3. 0
    0

    Crazy laws, adult children should get nothing if that is your choice

  4. 0
    0

    You can do whatever you want in a will. There is just no guarantee it will be upheld in a court should the estranged son decide to challenge it.

  5. 0
    0

    Cash up early and give it to whomever you want.
    You also get to see the pleasure it can bring whilst you are still on this earth.

  6. 0
    0

    If your estate is worth millions then consult an specialist in estate planning & wills to set up family trusts. This makes it very very difficult to contest in court.
    If your estate is the average say under a million then keep the will simple & include all children equally to make it very difficult to contest.
    ALL wills can be contested by anyone not just the children (remember billionaire Richard Pratt’s estate was challenged by an ex lover) & any contesting of the will, will eventually reduce the value of the estate.
    Bottom line is to make a will through a solicitor & don’t die intestate.

  7. 0
    0

    Totally unfair situation, they have the right to challenge your will and you are not there to defend your actions

  8. 0
    0

    Just recently been through this..will specifically stated estranged child, one of 6, was to only get $2,000. Was challenged, ended up getting equal share, with costs awarded from estate. So other 5 got considerably less.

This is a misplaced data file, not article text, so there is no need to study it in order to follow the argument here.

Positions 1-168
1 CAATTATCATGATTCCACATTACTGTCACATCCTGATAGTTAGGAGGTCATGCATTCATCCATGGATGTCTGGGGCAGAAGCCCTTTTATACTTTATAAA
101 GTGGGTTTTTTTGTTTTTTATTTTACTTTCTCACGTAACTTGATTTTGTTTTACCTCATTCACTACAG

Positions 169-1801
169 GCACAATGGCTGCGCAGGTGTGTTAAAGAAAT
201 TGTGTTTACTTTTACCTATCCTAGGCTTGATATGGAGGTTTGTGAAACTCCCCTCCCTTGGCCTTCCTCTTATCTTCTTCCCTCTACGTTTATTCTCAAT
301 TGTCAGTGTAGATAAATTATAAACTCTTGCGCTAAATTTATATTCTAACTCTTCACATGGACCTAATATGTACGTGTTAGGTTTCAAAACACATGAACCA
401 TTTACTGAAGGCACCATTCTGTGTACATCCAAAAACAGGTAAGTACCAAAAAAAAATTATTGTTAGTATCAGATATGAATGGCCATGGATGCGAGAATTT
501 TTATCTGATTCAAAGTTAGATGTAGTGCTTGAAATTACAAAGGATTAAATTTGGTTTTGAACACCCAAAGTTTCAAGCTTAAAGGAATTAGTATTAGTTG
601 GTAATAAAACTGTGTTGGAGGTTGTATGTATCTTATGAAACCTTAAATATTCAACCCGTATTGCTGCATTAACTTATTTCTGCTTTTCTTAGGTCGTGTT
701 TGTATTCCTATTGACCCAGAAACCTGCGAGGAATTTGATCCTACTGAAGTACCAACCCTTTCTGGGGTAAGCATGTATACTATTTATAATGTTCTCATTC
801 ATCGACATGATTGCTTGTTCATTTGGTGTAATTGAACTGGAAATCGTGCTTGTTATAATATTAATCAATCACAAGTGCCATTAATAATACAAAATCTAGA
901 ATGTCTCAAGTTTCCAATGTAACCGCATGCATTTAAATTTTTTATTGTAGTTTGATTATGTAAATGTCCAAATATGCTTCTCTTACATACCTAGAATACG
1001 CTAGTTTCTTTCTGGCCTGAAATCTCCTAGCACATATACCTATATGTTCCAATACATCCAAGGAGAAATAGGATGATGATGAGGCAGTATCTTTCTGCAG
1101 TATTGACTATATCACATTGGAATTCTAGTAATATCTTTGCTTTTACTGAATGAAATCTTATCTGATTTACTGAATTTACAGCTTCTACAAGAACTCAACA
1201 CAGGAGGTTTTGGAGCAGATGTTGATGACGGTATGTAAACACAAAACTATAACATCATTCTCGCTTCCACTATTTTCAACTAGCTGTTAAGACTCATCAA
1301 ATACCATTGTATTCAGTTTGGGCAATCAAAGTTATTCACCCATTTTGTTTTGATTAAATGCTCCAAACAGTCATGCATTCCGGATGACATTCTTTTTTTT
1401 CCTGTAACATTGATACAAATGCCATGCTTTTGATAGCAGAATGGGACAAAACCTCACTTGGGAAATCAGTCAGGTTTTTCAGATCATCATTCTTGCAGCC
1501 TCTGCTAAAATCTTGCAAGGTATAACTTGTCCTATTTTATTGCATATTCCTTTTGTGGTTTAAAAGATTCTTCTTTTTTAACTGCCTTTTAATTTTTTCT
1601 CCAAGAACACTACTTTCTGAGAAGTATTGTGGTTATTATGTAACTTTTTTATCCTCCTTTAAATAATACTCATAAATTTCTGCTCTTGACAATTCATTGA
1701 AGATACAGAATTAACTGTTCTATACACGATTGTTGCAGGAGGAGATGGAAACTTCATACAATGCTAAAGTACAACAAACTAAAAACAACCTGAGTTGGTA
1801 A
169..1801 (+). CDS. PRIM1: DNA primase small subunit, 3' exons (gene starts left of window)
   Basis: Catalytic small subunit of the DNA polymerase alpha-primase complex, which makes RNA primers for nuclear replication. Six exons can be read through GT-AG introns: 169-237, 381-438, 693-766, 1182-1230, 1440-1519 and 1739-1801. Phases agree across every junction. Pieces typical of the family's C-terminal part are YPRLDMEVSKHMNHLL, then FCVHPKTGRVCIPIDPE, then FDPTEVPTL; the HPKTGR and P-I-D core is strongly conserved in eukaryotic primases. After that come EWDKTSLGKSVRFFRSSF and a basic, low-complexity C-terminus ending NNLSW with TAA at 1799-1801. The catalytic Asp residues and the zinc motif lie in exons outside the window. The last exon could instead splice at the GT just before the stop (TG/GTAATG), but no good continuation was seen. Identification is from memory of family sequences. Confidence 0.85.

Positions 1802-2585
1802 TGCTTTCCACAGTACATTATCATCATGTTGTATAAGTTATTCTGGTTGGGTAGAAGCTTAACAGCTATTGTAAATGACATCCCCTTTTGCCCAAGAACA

9. 0
    0

    I agree Paddington.Even if they don’t contest they can threaten to until the other children give them something and if they do contest the only ones who do well are the lawyers

  10. 0
    0

    If the testator’s children become estranged it’s probably because the parent was abusive and acted out domestic violence. The testator’s choice to leave their child/children out of the Will is proof and a further demonstration of the parent’s abusive and vindictive nature. If the family grew up with the meaning of family love the distribution of the deceased estate would not be a topic for discussion.

    • 0
      0

      or possibly the estranged child or children became drug addicts or criminals. You don’t know any of the circumstances surrounding the family so to assume it’s probably domestic violence may be way off from the truth.

    • 0
      0

      You just don’t get it 1984 do you?
      If there was parental love and positive mentoring throughout the child’s upbringing, the child would not have become deprived to end up as a criminal or become a drug addict.

    • 0
      0

      What a load of rubbish HS. To assume that ALL problems with children is the fault of the parent because the parent is violent just shows what an ass you are.
      As I said you know nothing of the circumstances of the family in question so your original comment is simply rubbish

    • 0
      0

      It’s not an assumption but a known fact! 1984 .
      ALL problems with children is the fault of the parent because the parent is neglectful, reckless, doesn’t know how to show love , doesn’t deal with understanding and fair reason, the parent is a bully and a violent person.
      You bring children into this world you are responsible for what they become!!
      They didn’t ask to be born.
      Parents with your attitude are a load of rubbish! That’s why kids turn to crime and drugs.
      Leaving a child out of the inheritance is a further demonstration of the parent’s vilification of the child and violence against the child. .

    • 0
      0

      What a load of utter rubbish, end of discussion

    • 0
      0